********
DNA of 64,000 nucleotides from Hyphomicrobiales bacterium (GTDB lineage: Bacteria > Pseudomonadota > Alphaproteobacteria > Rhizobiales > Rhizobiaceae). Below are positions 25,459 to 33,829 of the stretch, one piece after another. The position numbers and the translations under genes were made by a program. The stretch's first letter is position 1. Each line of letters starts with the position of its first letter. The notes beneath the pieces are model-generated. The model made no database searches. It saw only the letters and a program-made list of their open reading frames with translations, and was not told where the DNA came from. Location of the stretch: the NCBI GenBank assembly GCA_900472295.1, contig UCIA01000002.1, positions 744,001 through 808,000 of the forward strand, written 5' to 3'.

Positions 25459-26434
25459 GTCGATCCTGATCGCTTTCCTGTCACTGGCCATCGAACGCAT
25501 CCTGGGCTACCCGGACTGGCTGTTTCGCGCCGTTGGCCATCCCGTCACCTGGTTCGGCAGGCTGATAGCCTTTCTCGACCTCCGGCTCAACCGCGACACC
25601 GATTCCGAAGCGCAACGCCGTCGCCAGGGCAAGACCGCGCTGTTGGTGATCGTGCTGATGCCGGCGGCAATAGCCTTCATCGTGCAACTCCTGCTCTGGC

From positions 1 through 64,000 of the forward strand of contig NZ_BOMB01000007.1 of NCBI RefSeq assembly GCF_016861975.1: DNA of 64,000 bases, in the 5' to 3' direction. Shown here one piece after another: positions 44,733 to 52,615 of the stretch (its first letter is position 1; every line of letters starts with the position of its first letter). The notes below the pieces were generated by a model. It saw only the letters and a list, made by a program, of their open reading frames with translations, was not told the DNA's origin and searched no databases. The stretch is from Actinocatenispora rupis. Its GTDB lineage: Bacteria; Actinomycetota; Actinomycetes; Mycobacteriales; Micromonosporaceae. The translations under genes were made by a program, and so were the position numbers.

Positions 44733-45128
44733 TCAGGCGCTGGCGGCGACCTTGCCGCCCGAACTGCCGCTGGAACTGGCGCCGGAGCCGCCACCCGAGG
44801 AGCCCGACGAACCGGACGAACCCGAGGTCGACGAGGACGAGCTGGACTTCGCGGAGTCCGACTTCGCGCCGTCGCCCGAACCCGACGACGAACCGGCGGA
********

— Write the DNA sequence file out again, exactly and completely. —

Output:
DNA of 64,000 nucleotides from Hyphomicrobiales bacterium (GTDB lineage: Bacteria > Pseudomonadota > Alphaproteobacteria > Rhizobiales > Rhizobiaceae). Below are positions 25,459 to 33,829 of the stretch, one piece after another. The position numbers and the translations under genes were made by a program. The stretch's first letter is position 1. Each line of letters starts with the position of its first letter. The notes beneath the pieces are model-generated. The model made no database searches. It saw only the letters and a program-made list of their open reading frames with translations, and was not told where the DNA came from. Location of the stretch: the NCBI GenBank assembly GCA_900472295.1, contig UCIA01000002.1, positions 744,001 through 808,000 of the forward strand, written 5' to 3'.

Positions 25459-26434
25459 GTCGATCCTGATCGCTTTCCTGTCACTGGCCATCGAACGCAT
25501 CCTGGGCTACCCGGACTGGCTGTTTCGCGCCGTTGGCCATCCCGTCACCTGGTTCGGCAGGCTGATAGCCTTTCTCGACCTCCGGCTCAACCGCGACACC
25601 GATTCCGAAGCGCAACGCCGTCGCCAGGGCAAGACCGCGCTGTTGGTGATCGTGCTGATGCCGGCGGCAATAGCCTTCATCGTGCAACTCCTGCTCTGGC

From positions 1 through 64,000 of the forward strand of contig NZ_BOMB01000007.1 of NCBI RefSeq assembly GCF_016861975.1: DNA of 64,000 bases, in the 5' to 3' direction. Shown here one piece after another: positions 44,733 to 52,615 of the stretch (its first letter is position 1; every line of letters starts with the position of its first letter). The notes below the pieces were generated by a model. It saw only the letters and a list, made by a program, of their open reading frames with translations, was not told the DNA's origin and searched no databases. The stretch is from Actinocatenispora rupis. Its GTDB lineage: Bacteria; Actinomycetota; Actinomycetes; Mycobacteriales; Micromonosporaceae. The translations under genes were made by a program, and so were the position numbers.

Positions 44733-45128
44733 TCAGGCGCTGGCGGCGACCTTGCCGCCCGAACTGCCGCTGGAACTGGCGCCGGAGCCGCCACCCGAGG
44801 AGCCCGACGAACCGGACGAACCCGAGGTCGACGAGGACGAGCTGGACTTCGCGGAGTCCGACTTCGCGCCGTCGCCCGAACCCGACGACGAACCGGCGGA